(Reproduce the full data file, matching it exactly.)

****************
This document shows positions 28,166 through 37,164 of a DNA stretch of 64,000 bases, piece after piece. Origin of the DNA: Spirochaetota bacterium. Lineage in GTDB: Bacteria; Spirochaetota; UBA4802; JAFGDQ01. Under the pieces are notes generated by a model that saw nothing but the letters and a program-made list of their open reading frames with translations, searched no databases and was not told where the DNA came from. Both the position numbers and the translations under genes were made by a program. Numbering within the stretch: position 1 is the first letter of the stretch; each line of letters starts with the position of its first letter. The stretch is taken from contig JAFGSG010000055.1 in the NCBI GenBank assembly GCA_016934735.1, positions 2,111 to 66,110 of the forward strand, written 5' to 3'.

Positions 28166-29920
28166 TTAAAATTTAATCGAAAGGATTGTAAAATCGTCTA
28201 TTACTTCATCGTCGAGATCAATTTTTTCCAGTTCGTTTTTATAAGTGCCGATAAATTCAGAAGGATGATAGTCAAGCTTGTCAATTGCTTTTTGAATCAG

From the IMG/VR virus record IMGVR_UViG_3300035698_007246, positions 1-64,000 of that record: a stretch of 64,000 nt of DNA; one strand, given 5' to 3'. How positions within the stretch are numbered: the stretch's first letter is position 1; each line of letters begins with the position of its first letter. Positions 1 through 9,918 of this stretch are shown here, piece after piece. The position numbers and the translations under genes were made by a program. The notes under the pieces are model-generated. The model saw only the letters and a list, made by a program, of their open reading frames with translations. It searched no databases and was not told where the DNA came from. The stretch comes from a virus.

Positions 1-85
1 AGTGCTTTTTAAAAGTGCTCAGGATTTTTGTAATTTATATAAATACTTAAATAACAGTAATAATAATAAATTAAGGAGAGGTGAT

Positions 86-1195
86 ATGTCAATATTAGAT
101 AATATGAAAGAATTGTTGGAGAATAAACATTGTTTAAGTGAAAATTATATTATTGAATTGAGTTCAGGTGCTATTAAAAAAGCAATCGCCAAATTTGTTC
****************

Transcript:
This document shows positions 28,166 through 37,164 of a DNA stretch of 64,000 bases, piece after piece. Origin of the DNA: Spirochaetota bacterium. Lineage in GTDB: Bacteria; Spirochaetota; UBA4802; JAFGDQ01. Under the pieces are notes generated by a model that saw nothing but the letters and a program-made list of their open reading frames with translations, searched no databases and was not told where the DNA came from. Both the position numbers and the translations under genes were made by a program. Numbering within the stretch: position 1 is the first letter of the stretch; each line of letters starts with the position of its first letter. The stretch is taken from contig JAFGSG010000055.1 in the NCBI GenBank assembly GCA_016934735.1, positions 2,111 to 66,110 of the forward strand, written 5' to 3'.

Positions 28166-29920
28166 TTAAAATTTAATCGAAAGGATTGTAAAATCGTCTA
28201 TTACTTCATCGTCGAGATCAATTTTTTCCAGTTCGTTTTTATAAGTGCCGATAAATTCAGAAGGATGATAGTCAAGCTTGTCAATTGCTTTTTGAATCAG

From the IMG/VR virus record IMGVR_UViG_3300035698_007246, positions 1-64,000 of that record: a stretch of 64,000 nt of DNA; one strand, given 5' to 3'. How positions within the stretch are numbered: the stretch's first letter is position 1; each line of letters begins with the position of its first letter. Positions 1 through 9,918 of this stretch are shown here, piece after piece. The position numbers and the translations under genes were made by a program. The notes under the pieces are model-generated. The model saw only the letters and a list, made by a program, of their open reading frames with translations. It searched no databases and was not told where the DNA came from. The stretch comes from a virus.

Positions 1-85
1 AGTGCTTTTTAAAAGTGCTCAGGATTTTTGTAATTTATATAAATACTTAAATAACAGTAATAATAATAAATTAAGGAGAGGTGAT

Positions 86-1195
86 ATGTCAATATTAGAT
101 AATATGAAAGAATTGTTGGAGAATAAACATTGTTTAAGTGAAAATTATATTATTGAATTGAGTTCAGGTGCTATTAAAAAAGCAATCGCCAAATTTGTTC